I think a thought

Is ever so wrought

By asinine explanations

An action is sought

To generate a thought

Without any complications

All that stuff about bats thinking in Time and the reality of UFOs got me thinking about thought.  What exactly is it?

Either thought starts at the very beginning of any life form or it sneaks in as part of the evolutionary process.  I am no expert, but my guess is that thoughts are initially just reactions to stimuli and that they grow in complexity over time and evolution.  The process of a cell reacting to heat or light could be considered a very basic thought.  Reaction to a trail of varying chemical concentration a little more complicated and catching a ball a little more complicated again.

We could imagine that we can create a robot to go through the process of catching a ball with all its intricacies of motion and perception.  Humans learn to do it by trial and error, although some of us never master the process.  Dogs can also learn to do it.  Is it a process that probably requires thought?  Do we think when catching a ball or is it just a complex reaction where our neurons relay information about the various stimuli involved?

Henning Beck has an interesting TED talk about thought.  For him computers output the result of an algorithm after a specific input.  A kind of basic linear thought.  Humans use a less linear process with plenty of inaccuracies with a lot of reality perturbation.  We call this creativity.  We happily react to the world we know, processes like identifying a chair but have problems with things we don’t understand, like UFOs.

People and presumably dogs also create a virtual model in their minds and can then practice the physical act of catching without actually doing anything physical.  Is this virtual model where real thought processes start, rather than simple reactions?  Humans have also created more complex systems to develop their reactions into what we consider thoughts, including verbal and mathematical models and processes.  Additionally, there are the concepts of self-awareness and metathoughts or the idea that we can think about our own thoughts to complicate matters further.

Humans are probably the best at this thinking process, or at least in our own eyes.  But do we even need a brain to think?  Dr. Suzanne Simard came up with the idea of the Wood Wide Web a few years ago in which she describes the complex interaction of trees, their roots, soil fungi as a highly complex social interaction.  Tree roots fight chemical wars with other trees and bugs, assisted by fungi, but should this process be considered as thought?

A large part of what we think of as thought is the virtual model we make in our minds and presumably many other species do the same.  The model is a framework to put our memories of the real world into.  For example, we can easily review a large mental map of our local area so that we can move around it with ease and return home again.  A complicating factor is that we can perturb that map, as it does not have to follow an accurate one to one correlation with reality.  Now we get into the realms of imagination and the possibility that is where real thought begins.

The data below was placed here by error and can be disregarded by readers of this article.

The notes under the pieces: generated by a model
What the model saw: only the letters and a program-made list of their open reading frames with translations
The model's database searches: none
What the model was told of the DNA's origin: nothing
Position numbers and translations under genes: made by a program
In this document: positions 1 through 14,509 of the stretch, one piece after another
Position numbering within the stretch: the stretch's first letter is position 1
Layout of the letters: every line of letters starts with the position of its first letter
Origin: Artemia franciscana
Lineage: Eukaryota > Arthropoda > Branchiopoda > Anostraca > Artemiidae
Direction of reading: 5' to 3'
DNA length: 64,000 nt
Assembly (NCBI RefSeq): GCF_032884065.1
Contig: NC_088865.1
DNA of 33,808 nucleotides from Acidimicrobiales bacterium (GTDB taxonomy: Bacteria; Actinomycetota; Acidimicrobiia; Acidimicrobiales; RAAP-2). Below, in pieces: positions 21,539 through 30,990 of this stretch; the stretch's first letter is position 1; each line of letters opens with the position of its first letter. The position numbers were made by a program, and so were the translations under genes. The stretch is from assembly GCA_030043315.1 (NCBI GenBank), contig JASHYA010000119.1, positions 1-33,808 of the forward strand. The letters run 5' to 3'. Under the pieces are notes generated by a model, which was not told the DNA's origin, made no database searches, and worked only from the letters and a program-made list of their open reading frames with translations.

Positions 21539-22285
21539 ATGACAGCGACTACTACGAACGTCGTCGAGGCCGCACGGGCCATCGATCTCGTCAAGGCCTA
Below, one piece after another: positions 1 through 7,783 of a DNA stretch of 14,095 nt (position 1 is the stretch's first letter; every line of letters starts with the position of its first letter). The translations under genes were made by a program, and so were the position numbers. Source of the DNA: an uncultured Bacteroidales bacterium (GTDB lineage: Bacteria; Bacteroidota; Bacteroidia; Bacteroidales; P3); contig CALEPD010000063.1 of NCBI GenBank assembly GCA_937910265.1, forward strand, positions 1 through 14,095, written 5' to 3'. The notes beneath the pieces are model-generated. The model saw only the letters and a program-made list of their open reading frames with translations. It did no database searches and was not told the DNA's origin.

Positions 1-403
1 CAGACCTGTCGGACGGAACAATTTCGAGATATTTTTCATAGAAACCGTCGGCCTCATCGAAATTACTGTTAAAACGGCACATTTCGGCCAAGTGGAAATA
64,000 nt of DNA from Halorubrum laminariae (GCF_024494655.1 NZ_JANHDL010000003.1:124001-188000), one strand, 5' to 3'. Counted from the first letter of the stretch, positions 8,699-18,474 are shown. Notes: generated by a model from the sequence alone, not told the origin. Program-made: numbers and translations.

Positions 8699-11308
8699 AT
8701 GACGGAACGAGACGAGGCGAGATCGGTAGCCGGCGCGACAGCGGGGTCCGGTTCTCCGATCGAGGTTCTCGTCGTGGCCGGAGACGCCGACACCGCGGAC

Do animals actually think or is language necessary for thought?  Again, not that I have any expertise, but I suggest that all of those reactionary processes together with memory and virtual models are thoughts, whether human, animal or plant.  Any virtual model can be considered imagination.

Human mental maps are most likely created with position and distance in mind, but kind of imprecisely.  If I asked anyone to draw a map of their local area, I doubt that many would create anything like an accurate map.  But somehow, we can always return home.  Try drawing a map of Australia for example.  Unless you are a cartographer, I imagine you are laughing at the result of your own efforts.

Bats on the other hand create their mental maps using time.  Everything to them is the time taken for a return signal to their brains from an ultrasound pulse, created using their mouths.  Their map is in two-way time in three dimensions and it is obviously good enough for them to leave home, catch prey and return home safely.  They have no way to measure distance separately and no need for it.

If their mental map is in time, I suggest that their movement is also measured in time for simplicity.  They are probably aware that their flight time to an object is some percentage less than the signal time.  Like us, they probably can’t reproduce an exact map but they update their location constantly and compare it to their memory like we would for distance.

Like us, they also do not need to calculate their velocity to make it home again.  Imagine having to calculate how fast you are moving constantly just so that you can make it home accurately.  You are obviously aware of changing velocity but take little notice of it when deciding how to get home.

Bats need pretty accurate watches though.

If, as Miss Smilla says, that the Inuit have 47 words for snow of different types perhaps we need a similar number to describe levels of thought.

And as Newton said in a different way; for every thought there is a corresponding initiating action.